That season they beat Chelsea, Liverpool and Newcastle. Big clubs. They stomped a vintage Arsenal side 3-0 at Highbury. Effectively ending the Gunners’ title challenge that year. If the cynics can allude to the two own-goals Arsenal conceded that day, the admirers can retort with the third. Human fridge Dean Windass collects a Karembeau throw and goes directly through the middle of the park to Ricard. Although Ricard fluffs his initial touch, Windass regains possession and slides the ball to Bokšić on the left side of the box. Bokšić then back-heels the ball into the space he’s just vacated, allowing the on-running Ricard to smack it low and true between David Seaman’s leg and the post. It was equal parts chaos and creativity – succeeding despite its potential to fall apart at every turn.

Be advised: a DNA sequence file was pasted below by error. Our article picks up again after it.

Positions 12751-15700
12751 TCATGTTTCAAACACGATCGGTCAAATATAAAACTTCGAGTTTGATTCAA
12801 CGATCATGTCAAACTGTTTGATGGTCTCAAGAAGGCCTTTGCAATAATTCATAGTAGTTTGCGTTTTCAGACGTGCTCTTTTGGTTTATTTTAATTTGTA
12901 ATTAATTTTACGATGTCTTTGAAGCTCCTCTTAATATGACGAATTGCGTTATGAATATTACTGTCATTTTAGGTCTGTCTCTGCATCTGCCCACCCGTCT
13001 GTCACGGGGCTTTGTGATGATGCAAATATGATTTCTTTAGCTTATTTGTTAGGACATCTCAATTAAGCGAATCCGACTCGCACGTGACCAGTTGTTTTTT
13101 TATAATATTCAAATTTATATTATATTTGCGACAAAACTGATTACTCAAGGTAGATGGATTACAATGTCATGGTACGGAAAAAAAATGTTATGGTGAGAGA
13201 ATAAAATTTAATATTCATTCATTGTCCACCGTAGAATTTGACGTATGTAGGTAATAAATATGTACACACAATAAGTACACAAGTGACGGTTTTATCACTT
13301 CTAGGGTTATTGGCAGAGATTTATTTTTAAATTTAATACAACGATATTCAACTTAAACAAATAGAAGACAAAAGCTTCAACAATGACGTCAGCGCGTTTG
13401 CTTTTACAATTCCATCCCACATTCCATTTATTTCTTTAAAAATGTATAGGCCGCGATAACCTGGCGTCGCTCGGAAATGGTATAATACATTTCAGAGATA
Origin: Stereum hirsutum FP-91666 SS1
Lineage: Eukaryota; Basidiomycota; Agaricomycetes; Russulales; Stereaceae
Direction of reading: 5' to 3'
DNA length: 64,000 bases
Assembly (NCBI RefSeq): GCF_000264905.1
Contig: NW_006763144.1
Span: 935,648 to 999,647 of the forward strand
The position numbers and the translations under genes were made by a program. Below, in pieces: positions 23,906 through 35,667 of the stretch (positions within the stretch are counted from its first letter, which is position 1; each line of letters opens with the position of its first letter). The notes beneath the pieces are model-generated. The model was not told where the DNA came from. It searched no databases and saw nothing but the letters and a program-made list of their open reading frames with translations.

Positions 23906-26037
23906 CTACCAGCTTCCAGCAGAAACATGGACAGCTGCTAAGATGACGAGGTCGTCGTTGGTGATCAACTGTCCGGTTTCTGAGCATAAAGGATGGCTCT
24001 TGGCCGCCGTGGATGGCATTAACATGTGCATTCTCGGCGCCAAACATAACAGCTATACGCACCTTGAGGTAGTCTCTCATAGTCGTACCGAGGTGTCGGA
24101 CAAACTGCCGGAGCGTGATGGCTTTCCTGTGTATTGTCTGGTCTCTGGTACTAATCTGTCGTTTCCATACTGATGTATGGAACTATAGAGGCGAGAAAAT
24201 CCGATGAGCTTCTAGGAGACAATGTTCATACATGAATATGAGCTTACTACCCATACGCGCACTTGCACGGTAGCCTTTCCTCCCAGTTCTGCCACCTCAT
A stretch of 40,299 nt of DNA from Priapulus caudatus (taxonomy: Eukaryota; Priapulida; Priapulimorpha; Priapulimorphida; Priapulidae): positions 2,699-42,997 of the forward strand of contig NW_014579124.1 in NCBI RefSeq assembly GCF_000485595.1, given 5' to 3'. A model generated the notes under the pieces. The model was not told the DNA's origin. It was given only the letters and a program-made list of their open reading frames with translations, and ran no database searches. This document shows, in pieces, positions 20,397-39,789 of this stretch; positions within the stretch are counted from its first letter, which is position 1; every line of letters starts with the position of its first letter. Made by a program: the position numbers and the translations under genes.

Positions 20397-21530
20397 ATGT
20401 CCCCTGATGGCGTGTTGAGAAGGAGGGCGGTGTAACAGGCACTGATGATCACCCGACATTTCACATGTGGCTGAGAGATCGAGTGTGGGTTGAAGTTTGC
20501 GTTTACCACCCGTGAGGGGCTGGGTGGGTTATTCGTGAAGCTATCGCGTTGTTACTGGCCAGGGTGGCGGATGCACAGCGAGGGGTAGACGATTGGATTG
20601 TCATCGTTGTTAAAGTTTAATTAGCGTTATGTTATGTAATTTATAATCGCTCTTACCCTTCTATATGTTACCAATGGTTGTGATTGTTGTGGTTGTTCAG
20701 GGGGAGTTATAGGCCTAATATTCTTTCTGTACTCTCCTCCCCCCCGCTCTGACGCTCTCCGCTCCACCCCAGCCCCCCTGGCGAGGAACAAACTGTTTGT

Unfortunately for Robson, the chaos outweighed the results that season. With his blessing, Terry Venables was installed as Head Coach to co-manage the side in a last ditch bid to avoid relegation. They had worked together previously with the England team, but it was a strangely humiliating look for Robson. Boro finished in 14th and avoided the drop, but Robson’s time was done. He looked like a man who no longer believed in himself. The perception of him as a manager also took a hit. His seven-year reign ended with no silverware and no higher than 9th in the league. A harsh summation that doesn’t acknowledge all that he brought to the club. But as the stats faded in time, the memories remained, and Boro fans would warm to him in later years.
Venables rejected the offer to manage Boro the following season, his ambitions proving too big for the River Tees. Instead, he would take charge at Leeds United during their Premier League demise two years later. So Gibson turned to another Sir Alex acolyte for the Boro job: Steve McClaren, the unproven Assistant Manager of Manchester United. McClaren wouldn’t so much reinvent Boro as refine it. It would be the start of their most successful period in history.
In Part Two: How Middlesbrough got to the 2005/06 UEFA Cup Final and made Steve McClaren the most successful English manager of The Noughties.